BMG Rights Management has acquired the Hal David song catalog in what is believed to be the biggest single songwriter catalog transaction in the last two years. While terms of the deal were not disclosed, sources say BMG paid around $42 million for the catalog filled with iconic songs -- "Raindrops Keep Fallin On My Head," "Do You Know The Way to San Jose," "I Say A Little Prayer," "What’s New Pussycat," "What The World Needs Now Is Love," and "Alfie," and dozens of other hit songs, many written with Burt Bacharach.
In buying the catalog, BMG is paying a premium price as the catalog's net publisher's share has been placed in the range of $3.5 million to $3.8 million, although some sources say that the most recent full year NPS (the preferred measure of profitability for song publishing businesses) was $3.3 million, which places the multiple valuation in the 11-13 times NPS.
Other bidders that looked at the catalog are believed to be Rich Stumpf's new firm Atlas Music Group, Reservoir Media Management, Universal Music Publishing Group. In fact, the latter suitor was thought to have been in the lead to make the acquistion, sources say, but negotiations subsequently fell apart.
"The music of Hal David is sewn into the fabric of American culture,” said BMG Chrysalis North American president of creative and marketing Laurent Hubert. “His timeless songs have the ability to immediately evoke emotion from music fans and will be appreciated for decades to come. David’s work has left a lasting impact and will continue to be sampled and covered throughout time. We are honored to be entrusted with his catalog and support his legacy going forward.”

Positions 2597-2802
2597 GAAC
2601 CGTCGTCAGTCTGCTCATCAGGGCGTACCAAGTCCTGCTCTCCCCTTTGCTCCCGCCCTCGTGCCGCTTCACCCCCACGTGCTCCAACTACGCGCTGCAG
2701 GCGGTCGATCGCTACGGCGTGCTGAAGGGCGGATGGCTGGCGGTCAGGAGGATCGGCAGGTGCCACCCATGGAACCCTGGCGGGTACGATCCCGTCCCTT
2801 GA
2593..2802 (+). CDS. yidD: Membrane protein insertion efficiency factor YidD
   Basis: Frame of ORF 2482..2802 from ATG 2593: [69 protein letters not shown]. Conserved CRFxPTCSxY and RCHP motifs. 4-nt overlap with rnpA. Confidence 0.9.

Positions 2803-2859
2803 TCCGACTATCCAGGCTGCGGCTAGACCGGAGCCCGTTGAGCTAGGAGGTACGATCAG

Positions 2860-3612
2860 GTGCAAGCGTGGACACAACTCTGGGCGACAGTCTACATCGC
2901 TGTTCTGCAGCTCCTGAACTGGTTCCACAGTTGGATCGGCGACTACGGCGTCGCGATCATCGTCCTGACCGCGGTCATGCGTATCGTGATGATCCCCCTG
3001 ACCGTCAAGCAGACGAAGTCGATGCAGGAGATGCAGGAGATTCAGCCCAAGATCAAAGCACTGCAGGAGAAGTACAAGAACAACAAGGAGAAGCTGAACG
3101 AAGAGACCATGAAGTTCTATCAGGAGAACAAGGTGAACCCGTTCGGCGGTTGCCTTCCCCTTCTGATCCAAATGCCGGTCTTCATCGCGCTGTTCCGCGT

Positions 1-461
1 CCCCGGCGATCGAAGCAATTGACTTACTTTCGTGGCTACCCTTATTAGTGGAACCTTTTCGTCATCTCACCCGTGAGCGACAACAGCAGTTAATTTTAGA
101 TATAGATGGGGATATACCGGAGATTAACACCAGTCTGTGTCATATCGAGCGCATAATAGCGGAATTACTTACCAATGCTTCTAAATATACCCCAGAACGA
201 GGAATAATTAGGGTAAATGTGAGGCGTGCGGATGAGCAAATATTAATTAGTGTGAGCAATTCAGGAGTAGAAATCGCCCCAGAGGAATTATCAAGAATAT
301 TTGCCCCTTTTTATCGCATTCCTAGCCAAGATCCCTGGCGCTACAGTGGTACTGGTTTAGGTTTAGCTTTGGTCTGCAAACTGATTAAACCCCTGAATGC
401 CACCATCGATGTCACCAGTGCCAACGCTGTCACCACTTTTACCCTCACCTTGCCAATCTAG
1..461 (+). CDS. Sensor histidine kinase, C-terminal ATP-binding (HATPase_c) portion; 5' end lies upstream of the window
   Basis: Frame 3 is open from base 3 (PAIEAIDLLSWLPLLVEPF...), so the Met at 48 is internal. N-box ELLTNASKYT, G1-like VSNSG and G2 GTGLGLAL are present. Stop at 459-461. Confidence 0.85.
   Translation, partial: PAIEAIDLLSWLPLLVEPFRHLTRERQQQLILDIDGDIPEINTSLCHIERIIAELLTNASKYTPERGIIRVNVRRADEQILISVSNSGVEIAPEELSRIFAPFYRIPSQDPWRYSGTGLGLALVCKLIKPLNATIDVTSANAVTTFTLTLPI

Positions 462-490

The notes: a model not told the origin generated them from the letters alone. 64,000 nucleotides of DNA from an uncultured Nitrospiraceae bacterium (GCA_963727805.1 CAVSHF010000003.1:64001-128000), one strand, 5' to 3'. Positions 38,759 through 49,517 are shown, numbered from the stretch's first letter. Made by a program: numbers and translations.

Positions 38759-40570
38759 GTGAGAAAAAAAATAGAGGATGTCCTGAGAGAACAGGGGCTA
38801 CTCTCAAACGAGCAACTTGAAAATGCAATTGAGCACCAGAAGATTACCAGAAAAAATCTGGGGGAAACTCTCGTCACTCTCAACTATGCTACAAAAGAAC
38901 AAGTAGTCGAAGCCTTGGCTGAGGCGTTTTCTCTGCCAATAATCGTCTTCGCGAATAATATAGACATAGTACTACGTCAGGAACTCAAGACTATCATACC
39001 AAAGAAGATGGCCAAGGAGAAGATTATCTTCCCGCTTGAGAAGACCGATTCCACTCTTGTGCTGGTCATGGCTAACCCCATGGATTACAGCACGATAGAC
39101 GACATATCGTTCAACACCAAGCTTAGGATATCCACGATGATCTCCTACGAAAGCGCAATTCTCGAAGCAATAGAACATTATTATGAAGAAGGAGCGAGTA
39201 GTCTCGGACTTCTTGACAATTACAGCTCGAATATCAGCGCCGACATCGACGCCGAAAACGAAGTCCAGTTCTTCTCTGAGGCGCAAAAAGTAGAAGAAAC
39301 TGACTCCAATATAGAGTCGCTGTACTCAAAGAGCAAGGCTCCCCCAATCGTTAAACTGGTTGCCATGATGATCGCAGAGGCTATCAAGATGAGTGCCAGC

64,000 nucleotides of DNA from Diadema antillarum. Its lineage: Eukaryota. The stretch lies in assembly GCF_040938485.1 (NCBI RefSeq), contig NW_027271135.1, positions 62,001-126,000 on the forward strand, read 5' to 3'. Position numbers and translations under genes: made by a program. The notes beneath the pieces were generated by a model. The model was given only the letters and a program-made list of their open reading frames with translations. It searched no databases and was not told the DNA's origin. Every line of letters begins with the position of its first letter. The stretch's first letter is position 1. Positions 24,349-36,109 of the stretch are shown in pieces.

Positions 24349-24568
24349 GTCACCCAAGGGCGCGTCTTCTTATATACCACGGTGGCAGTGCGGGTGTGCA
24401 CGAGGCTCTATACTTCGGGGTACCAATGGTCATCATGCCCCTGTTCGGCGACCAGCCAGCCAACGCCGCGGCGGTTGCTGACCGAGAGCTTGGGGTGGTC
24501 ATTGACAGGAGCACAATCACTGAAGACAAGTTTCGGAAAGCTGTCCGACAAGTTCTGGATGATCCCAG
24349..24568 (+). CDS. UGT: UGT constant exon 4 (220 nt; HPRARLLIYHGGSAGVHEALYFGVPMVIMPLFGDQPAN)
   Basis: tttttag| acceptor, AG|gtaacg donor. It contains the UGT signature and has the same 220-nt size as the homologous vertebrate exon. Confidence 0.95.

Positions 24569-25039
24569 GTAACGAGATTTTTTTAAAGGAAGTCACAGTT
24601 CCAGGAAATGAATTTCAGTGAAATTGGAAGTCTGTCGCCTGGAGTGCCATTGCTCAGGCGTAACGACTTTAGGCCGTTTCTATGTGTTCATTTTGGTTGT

BMG acquired the catalog from the David family, with the transaction being handled by Hal David's son, Jim David, who administered the catalog in North America, while relying on UMPG and independent sub-publishers in the rest of the world. The David family will retain the writer's share of the songs.
“I am confident BMG is the right home for Hal David’s beloved body of work," said Jim David. "It is clear the team will work passionately to promote and protect his music while bringing his songs to future generations of new fans."
Even if some suitors view the deal as expensive if the multiple did indeed come in at the high side, or 12.7 times NPS, they understand paying dearly for a catalog with that many classic songs.
But they still wrestle with the price. One suitor noted that while the main way to create value with such acquisitions is to more aggressively seek synchronization opportunities. While the catalog is filled with songs that are considered "sync darlings," they already command premium prices so "you are just not going to squeeze much more orange juice out of this orange."
Finally, another publishing executive worried that the old classics don't yield as much of an uptick in the digital marketplace as more current songs realize.
Still, depite those concerns, music publishing sources agreed, the David catalog is one of the crown jewels in music publishing. At the believed to be pricing of the deal, it would make the deal the largest single songwriter transaction since Spirit Music acquired the Pete Townshend catalog in a deal that is believed to have been priced above $50 million.